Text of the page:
Dave Walton (aka David Wise) on Robert Tressell, his novel The Ragged Trousered Philanthropists and the era it was written in.
Some notes on Robert Tressell which may prove helpful in some kind of introduction to the German edition of The Ragged Trousered Philanthropists.
Robert Tressell was writing at a time – the early years of the 20th century – when the workers’ movement in Britain and Ireland was at one of its lowest ebbs ever. Not much was taking place. The big and often violent miners’ strike of 1896 was nothing but a memory. Reaction was rampant. Laws against workers taking any kind of action, particularly strike action was practically out of the question as most such activity at the time was union led.
The Asquith Conservative government of the day gave itself powers to sequester all union assets. A lot of the unions were small outfits with not much money and thus they faced bankruptcy and liquidation. Finally, a tiny union at the Taff Vale company in South Wales took on the Taff Vale Railway Co and declared a strike. In response, the government seized all the union funds, the union ceased to exist and the strike collapsed.
The shock waves spread like wildfire throughout the employed and the message was loud and clear: either shut up or put up.
This then was the immediate background to Tressell’s dark and foreboding book. The workers had given in to this terrible pressure and began to somewhat accept it as their lot. It was therefore easy to characterise them as "mugs" – to use the American expression – and Tressell’s Hastings on the south coast of England (and where he’d worked as a painter and decorator) thus becomes Mugsborough. In retrospect, it’s perhaps easy to see as somewhat patronising and there’s very little scope given in the book to the transformation of the submissive and conned subject once direct action is undertaken.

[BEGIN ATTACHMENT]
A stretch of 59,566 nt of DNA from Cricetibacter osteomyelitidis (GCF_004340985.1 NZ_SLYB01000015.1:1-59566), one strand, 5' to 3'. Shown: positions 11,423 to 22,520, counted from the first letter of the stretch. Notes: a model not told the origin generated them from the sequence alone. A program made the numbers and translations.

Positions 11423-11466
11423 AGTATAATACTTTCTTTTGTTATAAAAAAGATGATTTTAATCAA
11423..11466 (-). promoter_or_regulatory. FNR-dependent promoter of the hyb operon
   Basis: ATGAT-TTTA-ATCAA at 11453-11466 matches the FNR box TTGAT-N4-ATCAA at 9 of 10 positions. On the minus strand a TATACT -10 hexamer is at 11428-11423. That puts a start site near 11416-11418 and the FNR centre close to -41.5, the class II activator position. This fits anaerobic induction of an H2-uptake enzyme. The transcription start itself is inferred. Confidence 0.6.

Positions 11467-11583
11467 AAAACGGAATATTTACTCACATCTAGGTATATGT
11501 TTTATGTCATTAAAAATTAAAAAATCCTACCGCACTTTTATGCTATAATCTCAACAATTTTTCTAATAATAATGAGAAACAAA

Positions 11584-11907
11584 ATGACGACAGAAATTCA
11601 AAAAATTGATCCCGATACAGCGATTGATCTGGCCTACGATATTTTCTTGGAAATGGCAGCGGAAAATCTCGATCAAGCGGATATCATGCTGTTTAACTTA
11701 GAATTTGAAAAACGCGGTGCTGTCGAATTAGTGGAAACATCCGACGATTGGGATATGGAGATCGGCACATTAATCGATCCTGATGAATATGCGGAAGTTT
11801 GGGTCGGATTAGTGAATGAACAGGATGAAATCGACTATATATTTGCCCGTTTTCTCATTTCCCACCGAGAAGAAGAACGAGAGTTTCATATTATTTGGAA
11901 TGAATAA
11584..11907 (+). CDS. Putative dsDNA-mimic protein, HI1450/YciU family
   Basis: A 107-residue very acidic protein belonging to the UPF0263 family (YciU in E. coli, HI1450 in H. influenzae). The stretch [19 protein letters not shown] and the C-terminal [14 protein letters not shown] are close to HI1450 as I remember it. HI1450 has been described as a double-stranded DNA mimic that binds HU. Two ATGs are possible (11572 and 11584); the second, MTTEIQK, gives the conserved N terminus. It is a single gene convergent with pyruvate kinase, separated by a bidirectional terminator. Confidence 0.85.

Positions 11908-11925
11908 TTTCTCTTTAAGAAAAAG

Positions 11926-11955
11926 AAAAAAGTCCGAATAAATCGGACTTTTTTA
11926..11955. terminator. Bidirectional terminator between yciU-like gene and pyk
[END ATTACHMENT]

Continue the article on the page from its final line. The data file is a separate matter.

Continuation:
However, in many respects it was the very misery engendered by such submission that was gradually to galvanise the workers and transform them and, as a by-product, produce a more combative, centralised, as well as as a more recuperative trade union movement with something like a "never again" as Taff Vale, casualism and The Ragged Trousered Philanthropists became canonised in a labourist ideology which provided suitable and applicable rhetoric/credentials for any aspiring left wing trade union bureaucrat and leftist Labour politician in an ascendant state capitalism.
Quoting Tressell became an almost obligatory career move. Nay, it was even more: an essential under-pinning of the One Nation Toryism which guaranteed some kind of worker protection. And a long-lingering sentiment has remained well into these rampant, neo-liberal times. It’s been said that Tressell’s book was one of the favourite books of John Major, the last Conservative Prime Minister!
But this by then was an exception.
Generally though, the book retained its quasi-mythic status until the 1980s. The laws enacted against workers in the early 70s and which were overthrown by wave upon wave of strikes, in fact reinforced this status (c/f the pamphlet about Tressell commemorating his new statue in Liverpool put out by old-style Liverpool TU members).
Finally though the 1980s did produce a more enduring anti-worker legislation which has ferociously remained creating an atmosphere of resignation and stupidity reminiscent of Taff Vale times. In practise though these laws now are far more draconian than ever they were in the early years of the 20th century. Hopefully, we all can remember with what intense fury, violence and even aborted uprisings these laws helped engender in the Britain of the 1980s. The workers were defeated and the laws increased.